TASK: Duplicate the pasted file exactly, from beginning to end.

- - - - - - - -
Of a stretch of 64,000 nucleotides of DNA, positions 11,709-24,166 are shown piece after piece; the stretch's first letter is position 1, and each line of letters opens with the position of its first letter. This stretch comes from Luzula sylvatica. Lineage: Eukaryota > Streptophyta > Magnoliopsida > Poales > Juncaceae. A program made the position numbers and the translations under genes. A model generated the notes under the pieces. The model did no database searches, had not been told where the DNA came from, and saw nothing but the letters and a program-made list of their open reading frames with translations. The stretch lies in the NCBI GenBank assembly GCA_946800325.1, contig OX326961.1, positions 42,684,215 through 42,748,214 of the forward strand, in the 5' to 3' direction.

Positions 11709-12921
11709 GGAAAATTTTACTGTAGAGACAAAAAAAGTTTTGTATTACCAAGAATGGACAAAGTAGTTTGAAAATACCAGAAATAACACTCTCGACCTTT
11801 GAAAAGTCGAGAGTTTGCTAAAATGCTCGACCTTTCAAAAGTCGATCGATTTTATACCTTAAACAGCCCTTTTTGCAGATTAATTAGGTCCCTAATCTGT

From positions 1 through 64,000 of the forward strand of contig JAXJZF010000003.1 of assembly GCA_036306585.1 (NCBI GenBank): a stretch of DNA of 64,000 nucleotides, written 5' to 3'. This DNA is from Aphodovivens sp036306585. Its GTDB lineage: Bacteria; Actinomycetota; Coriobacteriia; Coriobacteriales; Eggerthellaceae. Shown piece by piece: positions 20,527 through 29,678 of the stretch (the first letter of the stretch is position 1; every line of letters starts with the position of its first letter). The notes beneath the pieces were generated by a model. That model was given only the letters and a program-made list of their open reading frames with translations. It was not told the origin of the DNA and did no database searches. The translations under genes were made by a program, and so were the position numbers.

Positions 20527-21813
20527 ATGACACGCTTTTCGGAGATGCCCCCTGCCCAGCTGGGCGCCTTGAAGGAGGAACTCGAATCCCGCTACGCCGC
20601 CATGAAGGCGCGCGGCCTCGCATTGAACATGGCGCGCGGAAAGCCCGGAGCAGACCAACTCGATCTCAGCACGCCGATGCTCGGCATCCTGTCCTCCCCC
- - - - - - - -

Of a stretch of 64,000 nucleotides of DNA, positions 11,709-24,166 are shown piece after piece; the stretch's first letter is position 1, and each line of letters opens with the position of its first letter. This stretch comes from Luzula sylvatica. Lineage: Eukaryota > Streptophyta > Magnoliopsida > Poales > Juncaceae. A program made the position numbers and the translations under genes. A model generated the notes under the pieces. The model did no database searches, had not been told where the DNA came from, and saw nothing but the letters and a program-made list of their open reading frames with translations. The stretch lies in the NCBI GenBank assembly GCA_946800325.1, contig OX326961.1, positions 42,684,215 through 42,748,214 of the forward strand, in the 5' to 3' direction.

Positions 11709-12921
11709 GGAAAATTTTACTGTAGAGACAAAAAAAGTTTTGTATTACCAAGAATGGACAAAGTAGTTTGAAAATACCAGAAATAACACTCTCGACCTTT
11801 GAAAAGTCGAGAGTTTGCTAAAATGCTCGACCTTTCAAAAGTCGATCGATTTTATACCTTAAACAGCCCTTTTTGCAGATTAATTAGGTCCCTAATCTGT

From positions 1 through 64,000 of the forward strand of contig JAXJZF010000003.1 of assembly GCA_036306585.1 (NCBI GenBank): a stretch of DNA of 64,000 nucleotides, written 5' to 3'. This DNA is from Aphodovivens sp036306585. Its GTDB lineage: Bacteria; Actinomycetota; Coriobacteriia; Coriobacteriales; Eggerthellaceae. Shown piece by piece: positions 20,527 through 29,678 of the stretch (the first letter of the stretch is position 1; every line of letters starts with the position of its first letter). The notes beneath the pieces were generated by a model. That model was given only the letters and a program-made list of their open reading frames with translations. It was not told the origin of the DNA and did no database searches. The translations under genes were made by a program, and so were the position numbers.

Positions 20527-21813
20527 ATGACACGCTTTTCGGAGATGCCCCCTGCCCAGCTGGGCGCCTTGAAGGAGGAACTCGAATCCCGCTACGCCGC
20601 CATGAAGGCGCGCGGCCTCGCATTGAACATGGCGCGCGGAAAGCCCGGAGCAGACCAACTCGATCTCAGCACGCCGATGCTCGGCATCCTGTCCTCCCCC